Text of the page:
A global slide into depression
22 June 2012
It is now coming on close to four years since the collapse of Lehman Brothers in the autumn of 2008. The events of the past several months underscore two fundamental features of the crisis that emerged out of the subsequent financial collapse: 1) that it is systemic, not temporary; and 2) that it is global, affecting every country in the world. Globally integrated capitalism has created a globally integrated catastrophe.
This week, a series of economic figures were released confirming this analysis. Hopes from bourgeois commentators that the debt crisis in Europe could be offset by economic growth in Germany, or that weakness in the West as a whole could be counterbalanced by strong production in Asia, are being dashed with each passing day.
In fact, production in both Germany and China is contracting, in large part due to falling exports. According to Thursday’s figures, Germany’s composite purchasing managers index hit a three-year low, falling to 48.5 in June from 49.3 a month before. The HSBC China Manufacturing Purchasing Managers’ Index likewise fell to 48.1 in June, down from 48.4 in May. It was the eighth consecutive month of readings below 50, indicating contraction.
Other major “developing” economies are doing no better. India’s economy grew only 5.3 percent in the first quarter of the year, its lowest growth rate in nine years and down nearly four percentage points from 2011. The Brazilian Central Bank said last week that the country’s economy probably contracted in April compared with a year earlier, the first such yearly decline since late 2009.
In the United States, the center of world capitalism, the Obama administration is seeking to cover over with honeyed words what is clearly a sharp downturn, following a largely nonexistent “recovery.” The Federal Reserve reported this week that all the basic indicators of economic health have slowed since March, but proposed no serious measures in response.
Corporations are freezing hiring and banks are cutting off loans under conditions of mass unemployment. This week, the number of Americans filing new claims for unemployment benefits remained at very high levels. The four-week moving average for new claims is at its highest since December. According to the Labor Department, the number of available jobs dropped by 325,000 in April, the single biggest monthly decline since September 2008.
Europe reels from one crisis to the next. The stock market surge following the bank bailout of Spain hardly lasted a day before the prevailing sense of gloom in financial circles returned. The general sense of political paralysis was compounded by the ill-fated outcome of the G20 summit in Mexico, which was supposed to conclude with a common agreement on Europe, but in fact ended in discord among the major powers.
Amidst the perplexity in ruling circles, and in the face of bitter and growing conflicts between the major powers, the bourgeoisie does have a conception of how it will respond to the crisis: with the most ruthless, determined and unending assault on the working class. It has reacted to each phase of the crisis with bank bailouts and ever more savage austerity, in effect orchestrating the largest upward transfer of wealth in modern history. The crisis is expressed in the most bitter class warfare.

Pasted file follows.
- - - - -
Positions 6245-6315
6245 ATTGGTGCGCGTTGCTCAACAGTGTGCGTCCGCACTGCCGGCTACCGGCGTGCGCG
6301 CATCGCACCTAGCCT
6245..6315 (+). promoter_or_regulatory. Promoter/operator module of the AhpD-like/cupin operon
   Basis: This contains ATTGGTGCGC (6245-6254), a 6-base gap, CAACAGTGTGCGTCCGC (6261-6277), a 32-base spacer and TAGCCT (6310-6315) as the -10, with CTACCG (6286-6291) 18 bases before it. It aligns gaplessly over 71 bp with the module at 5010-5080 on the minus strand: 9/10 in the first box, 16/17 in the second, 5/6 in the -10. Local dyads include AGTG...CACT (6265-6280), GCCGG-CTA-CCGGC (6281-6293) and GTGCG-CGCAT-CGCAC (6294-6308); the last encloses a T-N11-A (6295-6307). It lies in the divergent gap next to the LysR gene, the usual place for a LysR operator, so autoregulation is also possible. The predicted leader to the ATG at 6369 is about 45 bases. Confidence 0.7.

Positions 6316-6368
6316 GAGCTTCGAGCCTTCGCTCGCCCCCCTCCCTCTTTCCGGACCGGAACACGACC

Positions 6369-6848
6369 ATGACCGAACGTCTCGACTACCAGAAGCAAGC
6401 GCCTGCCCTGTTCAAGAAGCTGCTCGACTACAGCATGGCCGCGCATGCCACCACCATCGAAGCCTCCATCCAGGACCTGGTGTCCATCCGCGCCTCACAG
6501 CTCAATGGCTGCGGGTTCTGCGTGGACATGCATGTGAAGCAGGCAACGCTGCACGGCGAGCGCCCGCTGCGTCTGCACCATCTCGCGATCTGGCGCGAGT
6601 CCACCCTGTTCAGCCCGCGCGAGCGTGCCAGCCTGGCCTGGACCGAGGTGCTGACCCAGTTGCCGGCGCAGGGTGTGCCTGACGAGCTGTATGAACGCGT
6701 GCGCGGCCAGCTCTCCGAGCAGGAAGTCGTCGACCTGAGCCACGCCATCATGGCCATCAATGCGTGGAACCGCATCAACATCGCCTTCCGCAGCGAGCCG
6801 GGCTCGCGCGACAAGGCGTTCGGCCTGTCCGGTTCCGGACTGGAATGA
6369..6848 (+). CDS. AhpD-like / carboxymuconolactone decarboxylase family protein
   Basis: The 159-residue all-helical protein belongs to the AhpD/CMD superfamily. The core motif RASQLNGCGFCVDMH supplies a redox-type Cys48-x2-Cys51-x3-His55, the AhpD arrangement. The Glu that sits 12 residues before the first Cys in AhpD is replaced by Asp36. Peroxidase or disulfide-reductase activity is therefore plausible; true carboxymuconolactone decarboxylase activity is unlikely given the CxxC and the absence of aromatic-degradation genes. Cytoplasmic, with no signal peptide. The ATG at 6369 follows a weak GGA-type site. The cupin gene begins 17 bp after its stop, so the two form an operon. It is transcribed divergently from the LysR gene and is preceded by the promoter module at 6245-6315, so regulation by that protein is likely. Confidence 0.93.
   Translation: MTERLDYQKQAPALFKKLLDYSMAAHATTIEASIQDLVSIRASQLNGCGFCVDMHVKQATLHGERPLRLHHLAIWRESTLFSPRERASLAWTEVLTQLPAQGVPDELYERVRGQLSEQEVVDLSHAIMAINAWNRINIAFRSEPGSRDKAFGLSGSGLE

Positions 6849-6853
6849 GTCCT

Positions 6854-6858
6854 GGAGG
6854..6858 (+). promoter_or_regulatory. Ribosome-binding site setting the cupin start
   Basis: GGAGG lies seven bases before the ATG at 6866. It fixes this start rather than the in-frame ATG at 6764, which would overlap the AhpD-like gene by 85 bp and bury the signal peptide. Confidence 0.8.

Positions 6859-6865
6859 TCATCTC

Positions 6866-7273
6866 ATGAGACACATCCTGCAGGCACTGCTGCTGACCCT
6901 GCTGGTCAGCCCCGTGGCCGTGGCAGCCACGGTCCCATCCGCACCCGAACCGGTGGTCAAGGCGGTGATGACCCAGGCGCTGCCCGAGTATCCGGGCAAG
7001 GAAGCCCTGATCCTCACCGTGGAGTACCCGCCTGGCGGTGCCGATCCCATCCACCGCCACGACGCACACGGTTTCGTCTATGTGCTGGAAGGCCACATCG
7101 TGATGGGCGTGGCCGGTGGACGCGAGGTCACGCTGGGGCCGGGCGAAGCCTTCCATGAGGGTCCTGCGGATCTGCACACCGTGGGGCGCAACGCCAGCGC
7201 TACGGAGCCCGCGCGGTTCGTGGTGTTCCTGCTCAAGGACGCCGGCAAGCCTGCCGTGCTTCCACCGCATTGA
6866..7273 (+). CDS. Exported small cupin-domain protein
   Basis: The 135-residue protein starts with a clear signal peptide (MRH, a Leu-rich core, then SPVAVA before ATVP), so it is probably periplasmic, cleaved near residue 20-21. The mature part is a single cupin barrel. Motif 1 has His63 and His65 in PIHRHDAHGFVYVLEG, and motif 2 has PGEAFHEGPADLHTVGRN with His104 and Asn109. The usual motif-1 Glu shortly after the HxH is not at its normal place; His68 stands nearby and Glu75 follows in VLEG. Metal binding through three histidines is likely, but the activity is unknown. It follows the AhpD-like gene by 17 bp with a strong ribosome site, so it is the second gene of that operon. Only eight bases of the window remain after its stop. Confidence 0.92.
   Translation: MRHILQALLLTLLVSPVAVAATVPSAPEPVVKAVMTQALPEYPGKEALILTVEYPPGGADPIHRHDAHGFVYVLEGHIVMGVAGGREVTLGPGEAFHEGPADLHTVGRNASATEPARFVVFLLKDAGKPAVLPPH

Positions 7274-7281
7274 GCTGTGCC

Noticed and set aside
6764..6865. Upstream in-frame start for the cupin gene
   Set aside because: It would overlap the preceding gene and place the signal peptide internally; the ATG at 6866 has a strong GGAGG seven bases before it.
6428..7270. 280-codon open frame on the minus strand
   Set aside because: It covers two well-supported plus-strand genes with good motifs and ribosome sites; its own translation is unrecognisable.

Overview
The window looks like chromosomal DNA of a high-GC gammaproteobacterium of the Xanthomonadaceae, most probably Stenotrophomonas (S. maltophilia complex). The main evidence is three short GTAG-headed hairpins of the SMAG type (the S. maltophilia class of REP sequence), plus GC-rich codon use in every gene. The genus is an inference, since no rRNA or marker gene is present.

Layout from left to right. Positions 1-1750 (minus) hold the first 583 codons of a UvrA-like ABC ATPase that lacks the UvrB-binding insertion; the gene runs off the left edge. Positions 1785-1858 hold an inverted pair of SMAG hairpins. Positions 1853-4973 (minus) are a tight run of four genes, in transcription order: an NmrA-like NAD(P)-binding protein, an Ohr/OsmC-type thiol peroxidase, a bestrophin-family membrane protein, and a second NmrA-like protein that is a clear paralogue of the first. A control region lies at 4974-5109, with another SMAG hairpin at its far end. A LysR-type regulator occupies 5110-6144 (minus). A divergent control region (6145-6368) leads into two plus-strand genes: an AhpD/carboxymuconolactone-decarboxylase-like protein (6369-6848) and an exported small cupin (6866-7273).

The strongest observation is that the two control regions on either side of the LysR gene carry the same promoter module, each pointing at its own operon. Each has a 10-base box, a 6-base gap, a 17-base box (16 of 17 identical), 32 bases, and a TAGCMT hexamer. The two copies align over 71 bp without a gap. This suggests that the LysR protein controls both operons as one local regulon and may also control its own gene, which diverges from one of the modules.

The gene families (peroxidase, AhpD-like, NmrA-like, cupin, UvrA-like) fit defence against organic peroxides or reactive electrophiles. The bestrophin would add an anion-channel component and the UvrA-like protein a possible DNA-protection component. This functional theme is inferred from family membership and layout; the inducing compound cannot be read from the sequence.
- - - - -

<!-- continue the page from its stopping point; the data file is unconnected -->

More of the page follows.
What has happened to Greece shows the working class of the world what is being prepared in every country. A quarter of the workforce is unemployed—including more than half of the country’s youth—and Athens Wednesday saw thousands lining up for a distribution of free produce in a scene that evoked the Great Depression of the 1930s.
On Thursday, MSCI, a global stock index compiler, said it has put Greece’s economy on review to become the first country in the world to be downgraded from the status of a developed country to a “developing” one.
The reference to “developing” is, however, entirely misplaced. World capitalism, through the giant banks, is inflicting on the working class of Greece a shock reversal in their conditions of life. As one economic commentator noted, “In a sense they really need a new category, blown-up developed markets.” The representatives of the ruling class are acknowledging that their actions are producing a historic retrogression.
In January 2008, several months before the collapse of Lehman Brothers and amidst growing signs of a collapse of the US housing bubble, the World Socialist Web Site explained, “The turbulence in world financial markets is the expression of not merely a conjunctural downturn, but rather a profound systemic disorder which is already destabilizing international politics.” Hopes promoted by bourgeois commentators that somehow a new global equilibrium, a new basis for world economic growth, could be found, have been dashed. The crisis is, in the most profound sense of the term, a crisis of the world capitalist system.
The global character of the crisis requires a global response from the working class. It is a basic premise of Marxism that the workers of every country are united by their common class interests, interests that are determined by their common relationship to the capitalist system of production. This is true now more than ever. The ruling class, in its ruthless defense of a failed economic system, demonstrates with each passing day the burning necessity for world socialist revolution.